Toward understanding movement-evoked pain (MEP) and its measurement: A scoping review

Dottington Fullwood, Sydney Means, Ericka N. Merriwether, Ruth L. Chimenti, Simar Ahluwalia, Staja Q. Booker

Research output: Contribution to journalReview articlepeer-review

Abstract

Objective:Individuals with chronic pain conditions often report movement as exacerbating pain. An increasing number of researchers and clinicians have recognized the importance of measuring and distinguishing between movement-evoked pain (MEP) and pain at rest as an outcome. This scoping review maps the literature and describes MEP measurement techniques.Materials and Methods:The scoping review utilized 6 databases to identify original studies that targeted pain or movement-related outcomes. Our search returned 7322 articles that were screened by title and abstract by 2 reviewers. The inclusion criteria focused on the measurement of MEP before, during, and after movement tasks in adults with chronic pain. Studies of children below 18 years of age or with nonhuman animals, case studies, qualitative studies, book chapters, cancer-related pain, non-English language, and abstracts with no full publish text were excluded from the study.Results:Results from 38 studies revealed great variation in the measurement of MEP, while almost all of the studies did not provide an explicit conceptual or operational definition for MEP. In addition, studies collectively illuminated differences in MEP compared with rest pain, movement provocation methods, and pain intensity as the primary outcome.Discussion:These results have clinically significant and research implications. To advance the study of MEP, we offer that consistent terminology, standardized measurement (appropriate for pain type/population), and clear methodological processes be provided in research publications. On the basis of the findings, we have put forth a preliminary definition of MEP that may benefit from the continued scholarly dialog.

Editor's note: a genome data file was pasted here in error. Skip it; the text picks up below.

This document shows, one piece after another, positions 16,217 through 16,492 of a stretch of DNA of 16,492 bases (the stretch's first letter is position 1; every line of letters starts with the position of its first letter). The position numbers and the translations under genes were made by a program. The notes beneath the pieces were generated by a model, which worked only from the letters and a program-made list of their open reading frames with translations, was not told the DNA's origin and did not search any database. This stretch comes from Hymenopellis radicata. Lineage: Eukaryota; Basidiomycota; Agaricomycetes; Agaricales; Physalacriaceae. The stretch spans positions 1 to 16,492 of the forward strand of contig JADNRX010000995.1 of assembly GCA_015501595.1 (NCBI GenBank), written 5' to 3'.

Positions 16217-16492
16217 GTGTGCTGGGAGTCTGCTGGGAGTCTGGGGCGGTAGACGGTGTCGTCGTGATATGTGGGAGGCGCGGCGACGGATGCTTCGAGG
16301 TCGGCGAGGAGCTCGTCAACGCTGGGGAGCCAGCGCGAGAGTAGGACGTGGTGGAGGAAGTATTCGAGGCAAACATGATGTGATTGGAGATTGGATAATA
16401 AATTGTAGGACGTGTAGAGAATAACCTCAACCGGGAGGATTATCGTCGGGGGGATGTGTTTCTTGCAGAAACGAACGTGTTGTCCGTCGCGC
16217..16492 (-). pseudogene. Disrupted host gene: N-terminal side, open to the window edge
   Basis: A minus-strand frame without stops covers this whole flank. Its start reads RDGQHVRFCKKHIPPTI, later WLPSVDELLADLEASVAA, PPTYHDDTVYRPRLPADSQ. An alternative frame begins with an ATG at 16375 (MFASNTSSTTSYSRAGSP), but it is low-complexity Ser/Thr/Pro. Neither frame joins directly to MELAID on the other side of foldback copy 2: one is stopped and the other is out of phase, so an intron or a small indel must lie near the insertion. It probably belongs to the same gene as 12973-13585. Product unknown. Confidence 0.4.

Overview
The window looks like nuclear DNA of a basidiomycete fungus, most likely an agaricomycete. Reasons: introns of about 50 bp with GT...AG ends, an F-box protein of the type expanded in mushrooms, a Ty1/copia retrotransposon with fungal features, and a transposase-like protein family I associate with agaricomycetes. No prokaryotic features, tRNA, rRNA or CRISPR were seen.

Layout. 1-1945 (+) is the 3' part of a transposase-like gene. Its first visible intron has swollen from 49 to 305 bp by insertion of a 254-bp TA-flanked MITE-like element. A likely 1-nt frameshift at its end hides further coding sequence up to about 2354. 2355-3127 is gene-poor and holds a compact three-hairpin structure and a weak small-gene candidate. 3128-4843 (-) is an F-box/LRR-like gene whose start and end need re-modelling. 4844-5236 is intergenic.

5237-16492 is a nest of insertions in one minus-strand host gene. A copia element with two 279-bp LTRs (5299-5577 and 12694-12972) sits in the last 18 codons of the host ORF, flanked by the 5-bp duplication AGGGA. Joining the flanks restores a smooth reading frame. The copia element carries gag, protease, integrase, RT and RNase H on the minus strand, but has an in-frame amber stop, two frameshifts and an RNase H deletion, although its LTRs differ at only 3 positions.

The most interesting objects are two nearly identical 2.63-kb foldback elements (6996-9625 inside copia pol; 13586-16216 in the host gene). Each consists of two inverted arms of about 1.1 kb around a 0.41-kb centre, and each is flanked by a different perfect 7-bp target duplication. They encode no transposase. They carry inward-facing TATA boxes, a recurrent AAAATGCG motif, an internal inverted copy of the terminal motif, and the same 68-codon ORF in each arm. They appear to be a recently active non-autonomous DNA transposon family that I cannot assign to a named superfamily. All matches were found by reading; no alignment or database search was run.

Original languageEnglish (US)
Pages (from-to)61-78
Number of pages18
JournalClinical Journal of Pain
Volume37
Issue number1
DOIs
StatePublished - Jan 2021

Keywords

  • Movement-evoked pain
  • Musculoskeletal pain
  • Nociception
  • Pain
  • Scoping review

ASJC Scopus subject areas

  • Clinical Neurology
  • Anesthesiology and Pain Medicine

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